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Participatory policies and intrinsic motivation to conserve forest commons


Participatory policies for natural resource management and poverty reduction have been implemented worldwide. Inclusive participation and empowerment potentially enhances intrinsic motivation to conserve resources. However, whether participation in activities for poverty reduction enhances intrinsic motivation for resource conservation is unknown. We evaluate the impact of participation, in activities to develop sustainable livelihoods, on the intrinsic motivation of forest-dwelling community members to conserve forest commons. As a component of Brazil’s Bolsa Floresta programme, these activities involve decision making, skills training and knowledge exchange related to sustainable livelihoods. Using a framed common-pool resource game with 160 community members in Amazonas State, we measure intrinsic motivation via members’ extent of cooperation in conservation of trees. We obtain an estimate of impact by exploiting a natural experiment, whereby the treatment group was offered the choice to participate in activities to develop sustainable livelihoods. We find that participation crowds in cooperative behaviour and, hence, intrinsic motivation to conserve forest commons. This result suggests that enabling participation and empowering community members in the development of sustainable livelihoods has a positive effect on conservation behaviour. Our results have critical implications for participatory policies with dual environment–development goals in settings where policy recipients are marginalized.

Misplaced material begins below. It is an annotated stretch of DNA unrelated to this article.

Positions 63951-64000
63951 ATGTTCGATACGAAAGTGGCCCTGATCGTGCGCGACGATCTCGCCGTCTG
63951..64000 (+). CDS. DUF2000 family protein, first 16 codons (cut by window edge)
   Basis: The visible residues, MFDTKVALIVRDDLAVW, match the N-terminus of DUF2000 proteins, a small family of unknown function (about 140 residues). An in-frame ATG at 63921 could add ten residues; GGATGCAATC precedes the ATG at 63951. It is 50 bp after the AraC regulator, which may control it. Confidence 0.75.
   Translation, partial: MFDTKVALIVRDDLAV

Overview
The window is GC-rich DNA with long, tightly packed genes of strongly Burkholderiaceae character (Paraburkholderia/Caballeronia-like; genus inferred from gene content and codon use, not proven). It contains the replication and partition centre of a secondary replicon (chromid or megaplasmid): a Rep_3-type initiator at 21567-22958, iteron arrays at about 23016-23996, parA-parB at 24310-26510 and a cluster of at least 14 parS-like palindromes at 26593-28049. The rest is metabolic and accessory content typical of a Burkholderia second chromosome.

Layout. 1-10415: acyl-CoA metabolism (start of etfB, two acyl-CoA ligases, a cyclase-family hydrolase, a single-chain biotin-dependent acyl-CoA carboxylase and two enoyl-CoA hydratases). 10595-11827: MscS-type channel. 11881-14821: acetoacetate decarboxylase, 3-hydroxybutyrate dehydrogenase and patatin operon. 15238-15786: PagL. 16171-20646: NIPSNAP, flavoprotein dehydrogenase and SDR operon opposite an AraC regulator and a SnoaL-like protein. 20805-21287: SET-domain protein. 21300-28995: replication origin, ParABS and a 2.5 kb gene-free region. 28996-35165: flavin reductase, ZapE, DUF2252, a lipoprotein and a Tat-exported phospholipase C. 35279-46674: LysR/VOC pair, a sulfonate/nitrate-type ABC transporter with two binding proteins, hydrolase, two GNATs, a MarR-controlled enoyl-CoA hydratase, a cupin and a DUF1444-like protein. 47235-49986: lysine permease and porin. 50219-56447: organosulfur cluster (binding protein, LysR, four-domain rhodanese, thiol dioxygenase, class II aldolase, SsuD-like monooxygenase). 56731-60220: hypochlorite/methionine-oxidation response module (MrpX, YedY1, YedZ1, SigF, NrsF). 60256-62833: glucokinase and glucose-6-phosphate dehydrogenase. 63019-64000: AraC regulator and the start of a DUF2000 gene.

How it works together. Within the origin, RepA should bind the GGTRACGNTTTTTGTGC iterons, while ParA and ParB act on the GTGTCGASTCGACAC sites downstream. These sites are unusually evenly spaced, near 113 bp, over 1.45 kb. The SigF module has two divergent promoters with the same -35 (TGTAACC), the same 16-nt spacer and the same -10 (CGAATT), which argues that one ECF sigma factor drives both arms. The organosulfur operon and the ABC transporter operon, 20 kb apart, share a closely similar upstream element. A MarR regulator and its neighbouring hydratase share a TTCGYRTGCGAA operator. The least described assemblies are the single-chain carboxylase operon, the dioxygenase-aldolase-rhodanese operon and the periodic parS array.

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Fig. 1: Map showing location of communities sampled in RDS Rio Negro (treatment group) and RDS Puranga Conquista (control group), Amazonas State, Brazil.
Fig. 2: Average extraction rates per person—treatment versus control groups.

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The data that support the findings of this study are available from the corresponding author upon request.


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For helpful discussions and comments we thank J. Bouma, B. Groom, E. Gsottbauer, A. Kontoleon, A.-K. Koessler, L. Lima, R. Lubowski, M. Malen, S. Roth, V. Salviatti, G. Shreedhar and V. Solidade; participants at the Sustainability and Development Conference (Michigan), BIOECON (Wageningen); and research seminars at Cambridge University, Hamburg University and the LSE. We also thank our research assistants (A. Ferreira, C. França, T. Farias, A. de Carvalho, E. Mota, L. Barros, L. M. Ferreira, M. Leitão and R. J. da Costa) in the Institutional Links project ‘Participatory Approaches to Natural Resource Conservation in the Brazilian Amazon’, funded by the British Council (Newton Fund, grant no. 261873660 (SSP-C577)). The FAS provided further funding and logistical assistance. This article is dedicated to the memory of T. Hall, who sadly passed away in May 2019.

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Authors and Affiliations



A.H., V.V. and C.P. conceived the project. C.P and G.I.S. designed the experiment, household survey and interview questions. G.I.S., E.L. and C.P. conducted the experiments. G.I.S. and E.L. conducted the interviews. C.P. developed the analytical approach, analysed the data and wrote the paper.

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Correspondence to Charles Palmer.

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Supplementary discussion, methods, Tables 1–14, Figs. 1–4 and references.

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Palmer, C., Souza, G.I., Laray, E. et al. Participatory policies and intrinsic motivation to conserve forest commons. Nat Sustain 3, 620–627 (2020).

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